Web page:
One-day cricket mustn’t be pigeonholed, or it will begin to stagnate. Instead, it should act as the intermediary between Test match and T20 cricket, and be marketed accordingly to guarantee its longevity.

    Presentation is everything when it comes to the success of one-day cricket, the tri-series has proven to be an effective tool for maintaining a congruence with the shortest and longest forms of the game. If there are no better alternatives, long may it continue.

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    The Crowd Says (8)

    • Roar Pro

      June 29th 2016 @ 8:06am
      Anthony Condon said | June 29th 2016 @ 8:06am | ! Report

      The Netherlands, Afghanistan and Ireland now have a real path to test status. I think that’s a good thing. Nations that value test cricket will put the resources into getting there; or at least, will prioritise limited resources in an attempt to. I think the tier system will give test cricket *more* prestige, as now there is something on the line for *every* test series (other than pride and an irrelevant ranking of course). Having said that, I definitely hear your concern that less resourced nations will get stuck in tier 2. Hopefully the big nations can find it in their hearts (and best interests) to subsidise the second tier.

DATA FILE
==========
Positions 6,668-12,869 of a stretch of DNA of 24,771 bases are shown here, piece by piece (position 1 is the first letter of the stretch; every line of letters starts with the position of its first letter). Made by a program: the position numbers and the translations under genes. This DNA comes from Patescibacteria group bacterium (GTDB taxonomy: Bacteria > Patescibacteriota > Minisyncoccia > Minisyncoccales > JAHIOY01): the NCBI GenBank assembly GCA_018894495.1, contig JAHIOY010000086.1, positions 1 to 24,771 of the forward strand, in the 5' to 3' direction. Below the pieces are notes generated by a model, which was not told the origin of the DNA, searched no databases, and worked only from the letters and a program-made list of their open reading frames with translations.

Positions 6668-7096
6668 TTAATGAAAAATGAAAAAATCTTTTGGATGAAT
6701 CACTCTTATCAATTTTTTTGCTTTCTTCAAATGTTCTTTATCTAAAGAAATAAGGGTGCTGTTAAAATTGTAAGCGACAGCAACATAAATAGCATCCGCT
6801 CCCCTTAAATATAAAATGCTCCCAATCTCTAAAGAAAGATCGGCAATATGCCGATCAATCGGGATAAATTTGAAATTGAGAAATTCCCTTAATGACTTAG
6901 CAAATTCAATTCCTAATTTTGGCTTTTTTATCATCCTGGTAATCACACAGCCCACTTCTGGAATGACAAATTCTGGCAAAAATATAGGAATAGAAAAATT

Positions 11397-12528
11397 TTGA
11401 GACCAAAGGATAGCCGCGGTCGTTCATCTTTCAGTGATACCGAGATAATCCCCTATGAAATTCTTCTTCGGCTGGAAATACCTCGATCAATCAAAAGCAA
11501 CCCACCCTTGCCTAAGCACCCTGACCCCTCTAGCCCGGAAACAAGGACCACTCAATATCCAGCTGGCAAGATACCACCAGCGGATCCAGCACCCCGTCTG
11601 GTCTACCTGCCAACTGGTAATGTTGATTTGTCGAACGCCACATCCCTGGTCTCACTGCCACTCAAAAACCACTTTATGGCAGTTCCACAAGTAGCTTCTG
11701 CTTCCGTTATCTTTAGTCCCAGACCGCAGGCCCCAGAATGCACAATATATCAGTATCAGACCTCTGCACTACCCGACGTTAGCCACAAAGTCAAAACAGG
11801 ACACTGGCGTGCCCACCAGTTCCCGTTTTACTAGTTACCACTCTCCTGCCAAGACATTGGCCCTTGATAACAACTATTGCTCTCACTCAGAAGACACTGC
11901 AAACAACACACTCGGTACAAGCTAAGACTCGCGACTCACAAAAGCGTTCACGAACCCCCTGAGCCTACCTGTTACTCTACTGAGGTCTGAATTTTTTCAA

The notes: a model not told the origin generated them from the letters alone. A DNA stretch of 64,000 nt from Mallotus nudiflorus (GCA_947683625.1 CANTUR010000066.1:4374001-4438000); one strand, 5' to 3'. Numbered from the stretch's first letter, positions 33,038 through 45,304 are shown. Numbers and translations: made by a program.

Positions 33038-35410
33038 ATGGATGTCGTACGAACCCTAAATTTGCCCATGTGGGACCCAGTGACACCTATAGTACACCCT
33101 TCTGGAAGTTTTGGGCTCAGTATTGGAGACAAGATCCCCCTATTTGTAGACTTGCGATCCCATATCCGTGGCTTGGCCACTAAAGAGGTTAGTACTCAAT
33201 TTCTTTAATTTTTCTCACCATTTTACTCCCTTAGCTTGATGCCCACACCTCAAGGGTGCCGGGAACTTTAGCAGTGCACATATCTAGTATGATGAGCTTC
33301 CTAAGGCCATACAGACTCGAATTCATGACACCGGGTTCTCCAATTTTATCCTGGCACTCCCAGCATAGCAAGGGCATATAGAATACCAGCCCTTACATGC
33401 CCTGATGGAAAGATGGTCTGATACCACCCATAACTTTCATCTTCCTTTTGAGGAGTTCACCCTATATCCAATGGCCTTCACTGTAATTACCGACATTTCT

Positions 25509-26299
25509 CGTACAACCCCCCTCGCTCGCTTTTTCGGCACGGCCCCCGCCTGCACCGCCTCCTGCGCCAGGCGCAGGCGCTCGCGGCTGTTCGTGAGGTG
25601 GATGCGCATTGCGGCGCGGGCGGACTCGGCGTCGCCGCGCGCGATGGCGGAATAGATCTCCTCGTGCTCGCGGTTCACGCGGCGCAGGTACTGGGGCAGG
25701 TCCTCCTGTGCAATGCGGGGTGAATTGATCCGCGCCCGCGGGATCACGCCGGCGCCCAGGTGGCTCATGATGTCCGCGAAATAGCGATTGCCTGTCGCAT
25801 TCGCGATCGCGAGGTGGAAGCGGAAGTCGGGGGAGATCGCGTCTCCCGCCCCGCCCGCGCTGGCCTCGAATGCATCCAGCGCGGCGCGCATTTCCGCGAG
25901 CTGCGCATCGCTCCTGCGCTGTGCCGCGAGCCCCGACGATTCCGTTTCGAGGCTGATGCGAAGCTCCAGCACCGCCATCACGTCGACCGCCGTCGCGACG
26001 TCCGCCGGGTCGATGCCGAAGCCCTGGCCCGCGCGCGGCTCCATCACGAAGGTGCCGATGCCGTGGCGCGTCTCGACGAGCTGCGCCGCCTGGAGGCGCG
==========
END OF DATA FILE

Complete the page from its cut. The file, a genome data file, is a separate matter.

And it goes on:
The problem with tri-series is what if the local side doesn’t make the final? If one of the touring teams is India, you’re probably OK, but it requires careful planning. I think they could still be working well out here provided that either a) one of the teams was weak, ensuring Australia makes the finals or b) one of the teams is India, ensuring that no matter who makes the finals there’s going to be crowds.

      There’s nothing more depressing than going to the MCG to watch an ODI with 8 000 people.

      • July 3rd 2016 @ 12:11pm
        craig swanson said | July 3rd 2016 @ 12:11pm | ! Report

        Anthony. I like your idea about the top tier countries subsidising the lower tier nations. Something like this must be done as the ICC seems to want to put all its money into short format cricket..If not monetarily then how about the top tiers each taking a lower tier player under their wing and rewarding them with a match or two in a top tier side. That could bring in sponsorship dollars for their particular teams.

    • June 30th 2016 @ 9:06am
      Carl Spackler said | June 30th 2016 @ 9:06am | ! Report

      The world must be going mad if the ICC is even contemplating doing the right thing.

      Test cricket will be finished if we do not do something.

      Same goes with ODI’s.

      It will expand cricket like Davis Cup did with tennis since the amateur era.